Hardin describes “a little known” pamphlet in 1833 by a mathematical amateur named William Forster Lloyd called, “The Tragedy of the Commons” (1244). The word “tragedy” is used by philosopher Whitehead as, “The essence of dramatic tragedy is not unhappiness. It resides in the solemnity of the remorseless working of things…This inevitableness of destiny can only be illustrated in terms of human life by incidents which in fact involve unhappiness. For it is only by them that the futility of escape can be made evident in the drama” (1244). This statement by philosopher White is entails that the tragedy of the population problem does not reside in unhappiness, instead it can only be proven through human experiences that result in unhappiness, thus moving individuals to action. When referencing a herdsman and his desire to increase his herd without limit, Hardin describes the herdsman negligence in only pursuing his individual concern, “Ruin is the destination toward which all men rush, each pursuing his own best interest in a society that believes in the freedom of the commons. Freedom in a commons brings ruin to all” (1244). Although this may be logical it is somewhat common. This natural ignorance of the “big picture” can be counteracted through education, but the inexorable succession of generations requires that the basis for this knowledge be refreshed repeatedly (1245).

The tragedy of the commons occurs in a reverse way when analyzing the problem of solution, because it is not a matter of removing something out of the commons, but of putting something in (1245). In the case of pollution, it must be taken out so that humanity does not “foul its own nest”. Hardin believes this problem to be a population problem, “as population became denser, the natural chemical and biological recycling process became overloaded, calling for a redefinition of property rights” (1245). Hardin’s point is that, if we do not assess the population problem, the pollution problem will only be the first of many areas in which humanity may begin to discover issues. The pollution issue illuminates the issue on morality in certain circumstances, “the morality of an act is a function of the state of the system at the time it is performed” (1245). Attention must be paid to the state of being at the time a decision is being made. It is logical to adhere to this principle because if ignored will lead to an increase in the problem already facing the system. The morality of system-sensitive choices has eluded the attention of most codifiers of ethics in the past, “Thou shall not…” is the form of traditional ethical derives which make no allowance of particular certain circumstances. Therefore, when looking to find solutions to problems, we must not focus on the general problem, but the circumstances within the issue, and base our decisions through these observations.

When attempting to fully understand the tragedy of the commons and its full affect on humanity, Hardin believes the tragedy of the commons to be involved in the population problem another way, freedom to breed. Hardin defends the notion that if we allow families and individuals to produce willingly, we allow these individuals to ensure our planet future problems, “To couple the concept of freedom to breed with the belief that everyone born has an equal right to the commons is to lock the world into a tragic course of action” (1246). Hardin’s views on this issue are actually quite flawed. Despite humanities inability to produce offspring at an “optimal rate”, it is in the interests of our planet to produce the highest number of individuals possible in order to combat the issues with which he discusses in “The Tragedy of the Commons”. To reduce the number of individuals on the planet would be to ensure a society which eventually would produce identical families. With a standard set on the number of children one family may contain, eventually all families would either contain the exact same number of offspring or less than every other person on the planet. I may be an opinionated individual who despises this mindset; however, I think that it would be disturbing to remove the uniqueness of any aspect in society.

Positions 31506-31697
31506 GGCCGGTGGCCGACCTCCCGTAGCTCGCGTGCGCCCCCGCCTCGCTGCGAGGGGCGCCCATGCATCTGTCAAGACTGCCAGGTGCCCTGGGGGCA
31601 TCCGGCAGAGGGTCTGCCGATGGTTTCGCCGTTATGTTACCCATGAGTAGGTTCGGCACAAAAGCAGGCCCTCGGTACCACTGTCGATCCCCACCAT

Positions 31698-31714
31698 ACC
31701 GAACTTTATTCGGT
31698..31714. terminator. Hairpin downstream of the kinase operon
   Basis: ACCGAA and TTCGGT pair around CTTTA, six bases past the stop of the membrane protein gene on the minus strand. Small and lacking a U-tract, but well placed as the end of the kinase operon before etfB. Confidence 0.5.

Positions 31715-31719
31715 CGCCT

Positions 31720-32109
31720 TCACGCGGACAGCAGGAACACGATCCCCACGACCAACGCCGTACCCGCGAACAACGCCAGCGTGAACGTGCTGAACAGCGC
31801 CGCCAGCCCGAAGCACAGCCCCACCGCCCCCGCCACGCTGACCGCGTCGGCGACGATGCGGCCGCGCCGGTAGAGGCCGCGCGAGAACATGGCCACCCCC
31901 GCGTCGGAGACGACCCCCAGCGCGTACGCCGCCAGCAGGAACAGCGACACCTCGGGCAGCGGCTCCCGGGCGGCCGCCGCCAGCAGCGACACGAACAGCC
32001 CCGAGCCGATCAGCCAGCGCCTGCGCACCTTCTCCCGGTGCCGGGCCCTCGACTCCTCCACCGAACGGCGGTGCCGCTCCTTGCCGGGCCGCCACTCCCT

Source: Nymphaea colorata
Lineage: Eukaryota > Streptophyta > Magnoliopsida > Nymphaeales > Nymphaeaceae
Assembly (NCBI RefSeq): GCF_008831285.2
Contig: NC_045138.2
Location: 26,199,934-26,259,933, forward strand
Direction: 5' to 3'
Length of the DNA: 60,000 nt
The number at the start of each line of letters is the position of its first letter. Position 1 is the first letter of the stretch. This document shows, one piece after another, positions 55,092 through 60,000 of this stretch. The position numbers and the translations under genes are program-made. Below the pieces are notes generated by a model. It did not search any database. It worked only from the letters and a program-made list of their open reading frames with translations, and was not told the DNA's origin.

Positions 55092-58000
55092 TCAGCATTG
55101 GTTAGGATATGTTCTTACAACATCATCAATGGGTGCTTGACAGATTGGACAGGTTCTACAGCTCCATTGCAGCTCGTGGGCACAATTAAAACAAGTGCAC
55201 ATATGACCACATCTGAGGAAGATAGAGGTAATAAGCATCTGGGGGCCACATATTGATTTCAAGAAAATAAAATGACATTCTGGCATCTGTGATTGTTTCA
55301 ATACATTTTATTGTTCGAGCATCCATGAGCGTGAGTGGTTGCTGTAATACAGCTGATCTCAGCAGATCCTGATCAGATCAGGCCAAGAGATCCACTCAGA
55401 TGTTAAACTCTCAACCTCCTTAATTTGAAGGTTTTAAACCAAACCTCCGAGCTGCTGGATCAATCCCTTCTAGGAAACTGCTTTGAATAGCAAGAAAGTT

Despite an undoubtedly unanimous agreement that the population issue must be addressed, many individuals will oppose the use of coercion to attempt to solve this looming issue. Hardin on the other hand is in favor with such an attempt through his belief that, “The social arrangements that produce responsibility are arrangements that create coercion, of some sort” (1247). Through coercion, responsibility is created, and because of this new found responsibility individuals will be able to be responsible in various aspects of life, including population. The only type of coercion recommended by Hardin however, is mutual, mutually agreed upon by the majority of the people affected (1247). An example of this is given pertaining to the commons, “We institute and support taxes and other coercive devices to escape the horror of the commons” (1247). Hardin suggests that we find ways to combat the population problem through coercive acts that favor the majority affected. “An alternative to the commons need not be perfectly just to be preferable” Hardin adds. A perfect system is not what is essential, but only a system that improves the problem in time, instead of allowing it to continue its present course, which will dissolve the unworkable assumption that only perfect systems are tolerable.
Hardin’s main point in his approach to enlightening others on the growing problem of population growth is that the commons is the key issue. If these commons are justifiable in any sense of the word, they are only under conditions of low population density (1248). He reiterates the point that “no technical solution can rescue us from the misery of overpopulation”, that the freedom to breed will bring ruin. Hardin ends by ensuring that, “Freedom is the recognition of necessity,” and ends his argument with his notion that it is the critical role of education to “reveal to all” the necessity of abandoning the freedom to breed campaign. Only this way will we as a society be able to cease the tragedy of the commons.

1. Barry, Brian. "Sustainability and Intergenerational Justice." Environmental Ethics. Ed. Andrew Light and Holmes Rolston III. Malden: Blackwell, 2003.
2. Schmidtz, David. "A Place for Cost-Benefit Analysis."
2. Shue, Henry. "Global environment and international inequality." International Affairs. Vol. 75, Issue 3. 531-545
2. Wenz, Peter S. "Just Garbage: The Problem of Environmental Racism."